But also different again: Thorens now turns both plate parts out of aluminum, while Linn, as always - and like Thorens once did - first casts them from the zinc alloy Zamak and then brings them into their final shape on the lathe. Zamak is more than twice as dense as aluminum, which is why the outer plate of my LP12, for example, is a pound heavier than that of the 1600, despite the smaller wall thickness. The fit on the 1600 is actually a touch more precise.

The brief sideways glance at the LP12 is no coincidence, or just because the player is standing here with me. But because the models, with their classic lines and sub-chassis construction, fall into the same audiophile prey scheme and are also quite close in price to each other in terms of basic equipment. This basic equipment on the Linn is quite spartan: The “Majik” package contains the MM Adikt cartridge, the Krane tonearm (made by Clearaudio) and the very small motor control, which consists of a passive circuit board without speed switching. Theoretically, you can also listen to 45s by pressing an aluminum adapter with a larger diameter onto the pulley and then putting the belt back on. But I've never seen anyone do that before. From a practical perspective, the basic LP12 is a single-speed fixie until you take pity on it and give it the external Lingo power supply. For around 2,000 euros extra. Only then is the functionality and functionality comparable to Walter Fuchsen's control boards and power house, which the Thorens 1600 comes with as standard. The situation is similar with the pickup: The Linn Adikt is a (very good) MM with a gold ring heart. But for 4400 euros, the complete price of the Majik LP12, we can easily get the Thorens with the in-house MC TAS 1500. And that is simply even better than the Adikt.

The 1500 is built by Audio-Technica. The origin is not as easy to recognize here as it is with the small Linn-MC Koil, also produced by AT. This is due to the own aluminum housing that Thorens designer Helmut Thiele tailored for the TAS models - while Linn simply adopts the body of the AT-OC series. Technically there are clear parallels: Both OEM ATs bring a super-stiff boron needle carrier and the easy-to-touch MicroLine diamond into play, whose almost obsessive detailed work appeals to many, but not all, music fans. In fact, the TAS 1600 is the even better choice for the TD 1600, not only in name but also in terms of sound. It costs 400 euros more and boasts Audio-Technica's best diamond, the “Special Line Contact”.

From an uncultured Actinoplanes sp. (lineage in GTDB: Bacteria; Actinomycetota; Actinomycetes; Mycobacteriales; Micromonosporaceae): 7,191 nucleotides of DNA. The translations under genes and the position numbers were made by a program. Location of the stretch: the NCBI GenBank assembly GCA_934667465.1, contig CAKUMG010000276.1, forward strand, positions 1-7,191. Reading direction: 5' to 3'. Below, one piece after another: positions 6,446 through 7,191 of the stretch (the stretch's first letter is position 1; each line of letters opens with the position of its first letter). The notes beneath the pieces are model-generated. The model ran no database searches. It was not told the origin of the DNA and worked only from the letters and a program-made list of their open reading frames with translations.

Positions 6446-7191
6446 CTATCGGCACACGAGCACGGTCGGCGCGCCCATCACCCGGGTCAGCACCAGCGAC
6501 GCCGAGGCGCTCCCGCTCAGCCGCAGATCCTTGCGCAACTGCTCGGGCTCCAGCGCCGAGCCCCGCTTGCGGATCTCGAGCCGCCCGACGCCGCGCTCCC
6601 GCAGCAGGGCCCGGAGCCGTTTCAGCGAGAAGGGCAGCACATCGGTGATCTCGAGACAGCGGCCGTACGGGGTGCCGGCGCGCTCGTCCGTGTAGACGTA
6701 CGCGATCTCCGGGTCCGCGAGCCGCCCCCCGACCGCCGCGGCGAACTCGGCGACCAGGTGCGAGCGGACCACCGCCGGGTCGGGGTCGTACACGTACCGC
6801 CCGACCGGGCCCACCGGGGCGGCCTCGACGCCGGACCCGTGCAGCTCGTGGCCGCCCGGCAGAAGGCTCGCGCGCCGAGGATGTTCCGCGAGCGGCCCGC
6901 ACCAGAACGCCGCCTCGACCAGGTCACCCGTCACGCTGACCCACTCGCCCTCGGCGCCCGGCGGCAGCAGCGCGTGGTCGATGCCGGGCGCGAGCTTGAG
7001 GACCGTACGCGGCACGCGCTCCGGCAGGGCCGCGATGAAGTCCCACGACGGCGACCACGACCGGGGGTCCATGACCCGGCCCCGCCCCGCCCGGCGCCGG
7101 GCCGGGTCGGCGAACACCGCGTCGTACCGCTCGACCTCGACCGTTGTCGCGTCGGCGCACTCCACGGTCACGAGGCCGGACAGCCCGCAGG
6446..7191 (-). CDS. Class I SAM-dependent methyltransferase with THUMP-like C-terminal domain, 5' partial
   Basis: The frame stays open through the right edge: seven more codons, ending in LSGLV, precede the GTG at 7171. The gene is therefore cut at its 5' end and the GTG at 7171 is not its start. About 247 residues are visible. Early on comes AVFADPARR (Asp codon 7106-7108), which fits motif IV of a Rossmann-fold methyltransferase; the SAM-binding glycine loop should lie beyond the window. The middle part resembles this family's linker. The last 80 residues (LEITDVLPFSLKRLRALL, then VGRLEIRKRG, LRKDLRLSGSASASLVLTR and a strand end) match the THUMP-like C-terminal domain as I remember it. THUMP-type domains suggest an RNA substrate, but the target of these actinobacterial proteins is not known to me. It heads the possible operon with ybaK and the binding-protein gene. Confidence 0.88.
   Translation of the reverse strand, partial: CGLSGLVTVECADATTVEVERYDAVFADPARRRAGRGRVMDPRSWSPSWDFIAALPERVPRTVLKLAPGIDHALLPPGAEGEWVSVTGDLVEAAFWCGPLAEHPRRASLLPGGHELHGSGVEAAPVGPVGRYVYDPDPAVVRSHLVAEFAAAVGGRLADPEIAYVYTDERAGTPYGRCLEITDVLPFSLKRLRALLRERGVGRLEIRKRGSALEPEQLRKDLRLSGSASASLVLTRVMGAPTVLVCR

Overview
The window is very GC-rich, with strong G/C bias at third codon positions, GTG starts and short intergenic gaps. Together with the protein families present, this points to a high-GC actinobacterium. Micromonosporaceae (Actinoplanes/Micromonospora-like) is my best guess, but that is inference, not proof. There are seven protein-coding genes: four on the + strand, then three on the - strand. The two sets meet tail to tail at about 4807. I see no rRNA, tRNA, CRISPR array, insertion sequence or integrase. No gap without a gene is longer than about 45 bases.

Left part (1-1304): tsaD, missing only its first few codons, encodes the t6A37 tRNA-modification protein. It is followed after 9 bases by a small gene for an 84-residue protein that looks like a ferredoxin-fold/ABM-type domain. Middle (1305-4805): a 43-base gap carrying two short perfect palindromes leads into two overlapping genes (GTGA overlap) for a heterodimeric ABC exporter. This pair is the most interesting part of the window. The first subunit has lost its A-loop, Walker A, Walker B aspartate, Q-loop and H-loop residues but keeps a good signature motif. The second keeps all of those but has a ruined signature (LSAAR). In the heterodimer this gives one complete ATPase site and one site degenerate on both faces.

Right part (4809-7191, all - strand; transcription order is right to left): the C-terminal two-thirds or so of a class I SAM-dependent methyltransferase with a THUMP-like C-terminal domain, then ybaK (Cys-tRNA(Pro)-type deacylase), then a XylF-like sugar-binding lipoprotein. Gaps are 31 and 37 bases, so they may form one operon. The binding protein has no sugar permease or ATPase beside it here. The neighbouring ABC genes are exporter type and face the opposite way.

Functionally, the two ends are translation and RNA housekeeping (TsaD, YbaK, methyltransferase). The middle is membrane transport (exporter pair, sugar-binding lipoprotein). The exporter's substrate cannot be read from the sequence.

The big step: Thorens TD 1600 with TP 160
The TAS 1600 plays so naturally and harmoniously with undiminished attention to detail that the decision is a classic no-brainer. Especially since we are still at an extremely competitive total price of 4,700 euros. It's not cheap fun, but it's sustainable and a lot more perfect in every detail. In addition to the good motor control, the Thorens also comes with an outstanding tonearm ex works. We don't mean the TP 92 with which the 1600 originally came onto the market. But the new TP 160, which shouts “delicious!” loudly with every nine inches of effective length. Designer Helmut Thiele has drawn the TP 160 as a modern revenant of the legendary EMT professional arm 929. And at least for my taste, it hit the mark.

This matte silver and matte black clay tool with its large caliber J-bent tube and iconic large bearing cylinder inspires instant confidence. And then pays back this advance in practical use and in the hearing test with the most generous interest rate. Stable, stiff, extremely smooth and fully adjustable, it makes experimental analogue researchers and pure music connoisseurs equally happy. And behind its discreet appearance it also has something to talk about for mechanic nerds. Namely a new bearing for vertical movement that follows the principle of cutting edge storage. The arm balances like a seesaw on a sharp blade made of hardened steel, which stands in a also hardened shell with a slightly wider opening angle.

Helmut Thiele has eliminated two weak points in his design that bothered him with previous cutting edge bearings. On the one hand, the bottom of the bearing shell is not rounded in any way, but consists of two halves that meet in a precise line. On the other hand, the Thorens bearing can neither slide sideways back and forth in its seat nor tilt upwards out of it. This is prevented by small but strong neodymium magnets, which always keep the cutting edge and bowl perfectly centered. The rotation of the arm over the plate, on the other hand, occurs quite conventionally in ball bearings, albeit of the finest Japanese provenance.